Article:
Note: arp is depreciated in CentOS 7 so instead of arp -a you should use ip n show. Read more about deprecated Linux networking commands and their replacements here

To add a new neighbor/arp entry permanently:
# ip neighbor add lladdr 00:c0:7b:7d:00:c8 dev enp3s0 nud permanent
Removing from ARP
# ip neighbor del dev enp3s0

DNAT by ip command (one address to one address)

Although the best way to do the NAT is using iptables, it is possible to use powerful ip command: 
# ip route add nat via ip rule add nat from ip route flush cache# ip route show table all | grep ^nat# ip rule show

  • The 1st line tells the kernel to perform NAT on any packet bound for 
  • The 2nd line enters a rule for the outbound traffic into the RPDB. This command rewrites the source address of outbound packets so that they appear to originate from the NAT IP.
  • The kernel maintains a routing cache to handle routing decisions. After making any changes to the routing table, you'd better empty the routing cache by using ip route flush cache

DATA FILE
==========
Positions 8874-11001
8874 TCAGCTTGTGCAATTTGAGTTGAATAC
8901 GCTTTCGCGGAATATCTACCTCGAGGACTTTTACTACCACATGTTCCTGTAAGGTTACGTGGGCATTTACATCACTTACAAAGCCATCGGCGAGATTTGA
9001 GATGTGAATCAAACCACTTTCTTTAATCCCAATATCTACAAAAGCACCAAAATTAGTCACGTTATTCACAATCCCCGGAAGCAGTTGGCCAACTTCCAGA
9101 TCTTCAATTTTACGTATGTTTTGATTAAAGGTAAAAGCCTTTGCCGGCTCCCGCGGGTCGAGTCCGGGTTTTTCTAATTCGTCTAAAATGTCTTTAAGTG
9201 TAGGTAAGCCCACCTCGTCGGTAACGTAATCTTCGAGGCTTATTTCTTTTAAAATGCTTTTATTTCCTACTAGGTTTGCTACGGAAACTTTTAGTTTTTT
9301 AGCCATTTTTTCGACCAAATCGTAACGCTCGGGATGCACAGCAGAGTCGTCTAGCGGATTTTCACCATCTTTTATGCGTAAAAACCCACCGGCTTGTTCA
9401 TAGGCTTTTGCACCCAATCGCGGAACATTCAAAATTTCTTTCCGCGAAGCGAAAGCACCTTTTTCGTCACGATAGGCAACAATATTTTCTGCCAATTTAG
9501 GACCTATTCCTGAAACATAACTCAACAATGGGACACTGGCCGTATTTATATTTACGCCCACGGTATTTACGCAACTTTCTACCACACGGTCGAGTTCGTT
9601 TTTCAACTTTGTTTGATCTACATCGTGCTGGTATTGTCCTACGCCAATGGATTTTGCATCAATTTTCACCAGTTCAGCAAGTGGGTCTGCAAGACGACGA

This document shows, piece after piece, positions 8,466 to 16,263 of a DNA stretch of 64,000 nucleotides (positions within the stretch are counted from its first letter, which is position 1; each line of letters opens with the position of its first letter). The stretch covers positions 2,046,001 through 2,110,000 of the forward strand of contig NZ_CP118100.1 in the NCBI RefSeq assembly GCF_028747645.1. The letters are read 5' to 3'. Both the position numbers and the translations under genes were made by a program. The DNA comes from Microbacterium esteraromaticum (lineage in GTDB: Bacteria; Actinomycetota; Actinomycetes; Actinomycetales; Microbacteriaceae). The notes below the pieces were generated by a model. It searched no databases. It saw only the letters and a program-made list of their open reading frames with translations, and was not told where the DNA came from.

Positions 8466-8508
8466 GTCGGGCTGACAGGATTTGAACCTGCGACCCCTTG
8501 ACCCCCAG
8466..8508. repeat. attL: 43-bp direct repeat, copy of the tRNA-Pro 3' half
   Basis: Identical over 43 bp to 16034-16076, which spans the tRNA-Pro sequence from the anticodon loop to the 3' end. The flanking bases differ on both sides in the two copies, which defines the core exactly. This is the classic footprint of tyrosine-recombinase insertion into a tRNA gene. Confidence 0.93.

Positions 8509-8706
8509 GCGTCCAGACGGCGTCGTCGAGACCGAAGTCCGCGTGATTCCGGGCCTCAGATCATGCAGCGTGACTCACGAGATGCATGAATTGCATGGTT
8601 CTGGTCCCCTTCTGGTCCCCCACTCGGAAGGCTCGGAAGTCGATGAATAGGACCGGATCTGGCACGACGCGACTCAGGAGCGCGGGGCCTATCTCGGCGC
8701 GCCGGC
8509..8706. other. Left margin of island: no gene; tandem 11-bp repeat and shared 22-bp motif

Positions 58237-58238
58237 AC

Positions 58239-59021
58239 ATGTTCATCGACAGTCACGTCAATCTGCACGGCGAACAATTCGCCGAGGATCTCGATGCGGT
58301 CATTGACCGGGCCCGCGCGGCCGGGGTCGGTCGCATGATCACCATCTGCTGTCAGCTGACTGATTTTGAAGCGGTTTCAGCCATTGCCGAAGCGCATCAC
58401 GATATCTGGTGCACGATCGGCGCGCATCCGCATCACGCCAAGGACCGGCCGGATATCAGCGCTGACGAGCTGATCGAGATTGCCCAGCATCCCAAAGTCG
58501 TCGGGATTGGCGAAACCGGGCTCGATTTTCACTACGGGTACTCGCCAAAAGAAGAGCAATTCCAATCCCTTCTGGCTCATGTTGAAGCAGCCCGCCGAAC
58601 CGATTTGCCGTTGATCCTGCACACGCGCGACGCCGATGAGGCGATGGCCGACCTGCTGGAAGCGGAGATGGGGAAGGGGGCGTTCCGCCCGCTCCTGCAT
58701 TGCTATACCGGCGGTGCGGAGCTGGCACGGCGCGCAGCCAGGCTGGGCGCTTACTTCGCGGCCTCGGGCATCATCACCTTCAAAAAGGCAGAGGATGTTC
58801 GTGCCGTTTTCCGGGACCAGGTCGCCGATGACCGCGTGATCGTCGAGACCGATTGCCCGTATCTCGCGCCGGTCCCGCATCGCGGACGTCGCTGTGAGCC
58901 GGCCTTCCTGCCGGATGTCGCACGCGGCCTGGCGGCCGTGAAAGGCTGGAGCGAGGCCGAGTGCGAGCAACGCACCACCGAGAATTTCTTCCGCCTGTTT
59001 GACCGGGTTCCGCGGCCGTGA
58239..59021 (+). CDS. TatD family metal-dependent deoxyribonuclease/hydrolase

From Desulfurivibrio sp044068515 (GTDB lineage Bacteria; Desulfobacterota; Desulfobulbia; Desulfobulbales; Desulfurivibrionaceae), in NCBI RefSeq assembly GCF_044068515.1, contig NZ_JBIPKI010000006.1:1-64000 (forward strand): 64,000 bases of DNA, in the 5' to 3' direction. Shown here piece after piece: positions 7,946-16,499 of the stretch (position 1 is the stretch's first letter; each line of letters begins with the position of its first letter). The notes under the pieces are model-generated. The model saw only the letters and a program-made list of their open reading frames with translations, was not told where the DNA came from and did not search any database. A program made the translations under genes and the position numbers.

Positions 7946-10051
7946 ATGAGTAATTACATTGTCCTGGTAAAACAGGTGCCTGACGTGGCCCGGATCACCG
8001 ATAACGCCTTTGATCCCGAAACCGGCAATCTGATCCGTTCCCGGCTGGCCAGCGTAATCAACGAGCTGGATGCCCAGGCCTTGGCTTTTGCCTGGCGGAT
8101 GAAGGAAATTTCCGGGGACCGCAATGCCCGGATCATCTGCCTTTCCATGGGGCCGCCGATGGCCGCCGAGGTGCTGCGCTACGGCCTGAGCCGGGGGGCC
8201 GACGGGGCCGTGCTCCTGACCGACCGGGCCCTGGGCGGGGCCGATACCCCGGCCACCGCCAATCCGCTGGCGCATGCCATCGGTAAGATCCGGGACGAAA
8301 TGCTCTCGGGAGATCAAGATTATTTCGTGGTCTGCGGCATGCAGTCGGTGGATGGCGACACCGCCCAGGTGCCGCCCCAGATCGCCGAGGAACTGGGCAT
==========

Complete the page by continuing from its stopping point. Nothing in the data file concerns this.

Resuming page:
• 4th and 5th lines allow you to inspect the routing table to check whether or not the NAT rules were added correctly.

Network Manager

Network Manager is a dynamic network control and configuration service to keep up an running network interfaces and connections. In CentOS/RHEL 7 Network Manager is the primary way to manage networking but you can still use legacy network service which is available through /etc/init.d/network script file. 

In order to check whether or not a particular network interface is managed by NetworkManager service:

# nmcli dev status
The output should be something like this:

If it shows connected for an interface (like enp3s0 in the above picture) the interface is managed by NetworkManager. In the above example enp4s0 is not connected to an Ethernet switch so it showed up as unavailable and the loop back adapter is unmanaged which means NetworkManager does not manage this particular interface.